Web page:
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Former Apple CEO John Sculley on How to Beat a Big Gorilla

John Sculley fought the cola wars as president of Pepsi and helped transform the computer industry with Steve Jobs. At 79, he’s sharing his tips for taking on huge challenges

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BY Nancy A. Shenker - 25 Apr 2018

Former Apple CEO John Sculley on How to Beat a Big Gorilla

PHOTO CREDIT: Getty Images

You probably have at least one big gorilla problem in your life or business; that seemingly impossible task, competitor, or challenge.

John Sculley, former Apple CEO and President of Pepsi, has deliberately taken on health care reform as his big gorilla battle. I asked him why, at the age of 79, he chose to invest in and sign-on as CMO of RxAdvance, a start-up that's disrupting the pharmacy benefit management (PBM) industry.

According to Sculley, the $3.2 trillion U.S. health care industry is one that needs to be tackled, with an estimated $1 trillion in waste due to fraud, abuse, misuse, and avoidable medical costs. The industry spends the largest amount on lobbying in the U.S. Both Microsoft and Google attempted to provide technology solutions to streamline the industry but retreated, according to Sculley.

Sculley says his passion for fighting this big battles goes all the way back to 1983. He recalls, "I was sitting in the Macintosh Engineering Lab with Bill Gates and Steve Jobs. I had only been there about three months and had never heard the terms 'noble cause.' That term stuck with me for decades. Fast forward...Bob Metcalfe (co-inventor of Ethernet) brought together a lot of his friends to meet on an island in Maine. He said 'People like us need to reinvent ourselves every 10 years.'"

That triggered Sculley's interest in reinventing the healthcare industry. Simply put, his noble cause is to "go into the prescription drug sector and upgrade the technology, which hasn't changed much since 1982." He argues this will ultimately result in cost reductions and better patient care.

Among his words of wisdom for any business looking to disrupt an industry are:

  • If you can, don't take on institutional capital. The RxAdvance founders put in $35 million themselves. They are, therefore, less subject to pressures by special interest groups.
  • Engage an experienced team; one that has the right relationships to make change. Sculley's role at the company is using his network to open doors and build awareness. "I have invited the CEOs of major health plans to my home to discuss our technology."
  • Take complex concepts and distill them into something inspirational and simple, so as not to waste time. The basic idea behind his new venture is that RxAdvance's technology helps "everyday people afford what matters to them most." This is the noble cause.
  • Role clarity is key. "You can't have two CEOs," Sculley asserts. Sculley and CEO Ravi Ika are both early risers and spent a lot of time together, collaborating -- face-to-face. "We talk. We have real conversations."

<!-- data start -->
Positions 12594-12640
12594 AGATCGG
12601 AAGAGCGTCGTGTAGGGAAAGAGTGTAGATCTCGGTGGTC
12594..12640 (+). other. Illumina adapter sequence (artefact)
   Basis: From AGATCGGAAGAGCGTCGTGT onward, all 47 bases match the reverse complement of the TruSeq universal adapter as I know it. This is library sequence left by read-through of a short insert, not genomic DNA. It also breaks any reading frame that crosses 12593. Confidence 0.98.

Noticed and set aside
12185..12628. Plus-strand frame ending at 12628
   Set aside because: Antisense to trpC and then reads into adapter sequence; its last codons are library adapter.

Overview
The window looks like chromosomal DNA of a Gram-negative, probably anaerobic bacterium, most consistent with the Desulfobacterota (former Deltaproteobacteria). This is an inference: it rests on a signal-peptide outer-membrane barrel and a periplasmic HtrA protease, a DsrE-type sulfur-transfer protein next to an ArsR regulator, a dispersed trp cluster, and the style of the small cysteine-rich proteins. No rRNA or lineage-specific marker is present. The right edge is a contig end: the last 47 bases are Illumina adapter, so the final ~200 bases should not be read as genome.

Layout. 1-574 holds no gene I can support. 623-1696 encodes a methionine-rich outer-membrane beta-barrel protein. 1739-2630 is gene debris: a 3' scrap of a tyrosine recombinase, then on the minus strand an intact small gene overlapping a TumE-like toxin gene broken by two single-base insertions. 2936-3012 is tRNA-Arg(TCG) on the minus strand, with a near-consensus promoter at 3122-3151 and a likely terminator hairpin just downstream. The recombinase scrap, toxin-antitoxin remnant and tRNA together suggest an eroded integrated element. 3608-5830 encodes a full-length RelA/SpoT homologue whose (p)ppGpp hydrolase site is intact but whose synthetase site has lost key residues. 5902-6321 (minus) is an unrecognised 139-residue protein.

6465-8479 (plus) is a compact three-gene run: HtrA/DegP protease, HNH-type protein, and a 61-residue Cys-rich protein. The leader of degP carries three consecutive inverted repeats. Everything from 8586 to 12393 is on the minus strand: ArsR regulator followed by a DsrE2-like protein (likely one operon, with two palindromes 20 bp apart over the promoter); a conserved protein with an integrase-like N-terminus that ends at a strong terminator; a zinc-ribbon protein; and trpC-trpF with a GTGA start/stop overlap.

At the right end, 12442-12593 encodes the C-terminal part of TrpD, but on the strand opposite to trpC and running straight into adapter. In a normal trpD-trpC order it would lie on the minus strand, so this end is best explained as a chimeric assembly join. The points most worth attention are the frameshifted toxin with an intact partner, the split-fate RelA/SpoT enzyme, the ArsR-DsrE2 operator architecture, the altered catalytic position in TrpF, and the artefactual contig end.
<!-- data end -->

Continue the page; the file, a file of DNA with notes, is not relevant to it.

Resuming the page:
• Pick a board that trusts management to make the best decisions.
  • Don't be afraid to hire people from outside your industry. Sometimes they have the best creative solutions. Give air cover to people who think differently. RxAdvance has adopted Google's hiring methodology and relies on interviews rather than algorithms to find talent. Sculley believes that tenacity (a quality needed in disruptive organizations) is hard-wired.
  • Learn to fit into other companies' processes, if you need to do that in order to sell. When RxAdvance responds to RFPs, they start with the business need rather than the technology. "If a company hires an organization that fails, the damage can be incredible," says Sculley. Listening, responding, and building trust are all essential. RxAdvance will have secured $10 billion in contracted revenue by the end of 2018 and is estimating that it will hit $10 billion in contracted revenue by 2020.
  • Culture is important. The company now has 40+ employees and will have 300+ by year-end 2017. By 2020 they plan to have more than 2,000. Says Sculley, "We have no politics. If you compromise on culture when you're young and growing fast, the outcome can be disastrous."

Other companies like Express Scripts, CVS Health, and United Health have also entered the prescription ecosystem. Sculley believes that Microsoft and Google will also come back into the space. The barrier is high for new entrants because the process for awarding contracts is very complex and detailed, so expertise in the health tech field is critical.

Although Sculley has spent most of his career around technology, he is a firm believer in humanity. "You can't build a company just on technology alone because it has become commoditized. It's always about the people," he says. "You can't do anything transformative without exceptional people." Sculley references CEO Ravi Ika. "He has been in health tech for 15 years and people love working with and for him. I have never had more fun in my whole life," Sculley proclaims.